5. It increases penalties for some offences.
  6. It constitutes authorities at the central and state level to combat trafficking.

The Indian Penal Code lays down the numbers of provisions related to the trafficking. The provisions are:

  1. Kidnapping, abducting or inducing women to compel her for marriage, etc (Section 366).
  2. Selling minors for purposes of prostitution, etc (Section 372).
  3. Buying minors for purposes of prostitution, etc (Section 373).
  4. Wrongful restraint (Section 339).
  5. Wrongful confinement (Section 340).
  6. Mental tortured/harassed/assaulted (Section 351).
  7. Outraged of her modesty (Section 354).
  8. Raped/Gang Raped/Repeatedly raped (Section 375).

This Act prohibits employment of children below the age of 14 years in notified occupations and processes. The Act also regulates the employment of children in non-hazardous occupations and processes. Some of the important prohibited occupations and process are carpet weaving, building and construction work, brick kilns, production of hosiery goods, work as domestic servants, and in tea-shops, road side eateries, etc.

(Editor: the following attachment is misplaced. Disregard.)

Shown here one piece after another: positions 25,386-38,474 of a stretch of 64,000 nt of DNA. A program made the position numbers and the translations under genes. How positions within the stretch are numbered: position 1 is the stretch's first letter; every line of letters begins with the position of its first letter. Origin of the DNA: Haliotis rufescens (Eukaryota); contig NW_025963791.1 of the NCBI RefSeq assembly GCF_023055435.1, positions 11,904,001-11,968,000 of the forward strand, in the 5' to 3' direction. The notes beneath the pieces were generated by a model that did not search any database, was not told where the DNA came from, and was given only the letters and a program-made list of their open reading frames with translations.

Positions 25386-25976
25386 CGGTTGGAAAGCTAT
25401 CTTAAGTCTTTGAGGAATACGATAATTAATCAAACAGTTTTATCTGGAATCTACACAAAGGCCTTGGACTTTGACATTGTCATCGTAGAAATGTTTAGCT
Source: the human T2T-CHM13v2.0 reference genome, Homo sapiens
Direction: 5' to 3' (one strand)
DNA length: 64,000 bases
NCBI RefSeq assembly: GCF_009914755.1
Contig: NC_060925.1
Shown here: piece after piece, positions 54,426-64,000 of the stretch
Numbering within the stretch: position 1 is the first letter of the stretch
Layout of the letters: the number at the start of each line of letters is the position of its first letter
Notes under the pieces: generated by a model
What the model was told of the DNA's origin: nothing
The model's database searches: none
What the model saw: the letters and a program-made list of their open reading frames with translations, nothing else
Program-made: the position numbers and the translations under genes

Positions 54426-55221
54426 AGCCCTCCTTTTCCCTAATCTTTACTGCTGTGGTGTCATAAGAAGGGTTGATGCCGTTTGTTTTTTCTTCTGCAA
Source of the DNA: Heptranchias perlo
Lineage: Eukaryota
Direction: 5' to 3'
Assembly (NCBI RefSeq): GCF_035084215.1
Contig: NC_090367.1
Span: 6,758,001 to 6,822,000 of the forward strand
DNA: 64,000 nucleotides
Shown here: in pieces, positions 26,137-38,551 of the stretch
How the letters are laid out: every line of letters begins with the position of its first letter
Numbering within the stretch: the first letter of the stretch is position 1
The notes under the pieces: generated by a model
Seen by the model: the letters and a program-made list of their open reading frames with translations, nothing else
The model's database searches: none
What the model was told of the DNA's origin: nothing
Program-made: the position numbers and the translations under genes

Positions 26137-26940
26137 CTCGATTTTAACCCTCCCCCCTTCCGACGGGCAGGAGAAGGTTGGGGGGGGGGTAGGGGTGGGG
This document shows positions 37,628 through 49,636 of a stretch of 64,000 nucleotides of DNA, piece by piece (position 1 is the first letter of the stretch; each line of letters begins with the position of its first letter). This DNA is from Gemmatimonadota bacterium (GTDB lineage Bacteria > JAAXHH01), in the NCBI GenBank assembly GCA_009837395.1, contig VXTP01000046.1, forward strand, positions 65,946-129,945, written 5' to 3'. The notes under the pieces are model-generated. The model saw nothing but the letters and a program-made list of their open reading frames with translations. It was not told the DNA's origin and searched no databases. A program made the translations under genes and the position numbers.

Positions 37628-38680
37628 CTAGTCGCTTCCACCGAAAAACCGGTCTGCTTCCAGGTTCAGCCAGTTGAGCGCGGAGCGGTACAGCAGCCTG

The Government of Andhra Pradesh has taken so many preventive steps to prevent combatant trafficking. The Andhra Pradesh Government establishes the Women Development Child Welfare and Disabled Welfare Department (WDCW & DWD), which protect the people against Human Trafficking.

A number of anti-trafficking measures have been undertaken by the Police Department to prevent and combat trafficking. Advisory boards in all districts of the States have been formed. Since 2003-04, 1573 cases have been registered, around 4721 persons including traffickers, brothel owners, pimps, clients/customers were arrested, more than 600 victims were rescued and 110 cases have ended in conviction and 1996 persons were convicted.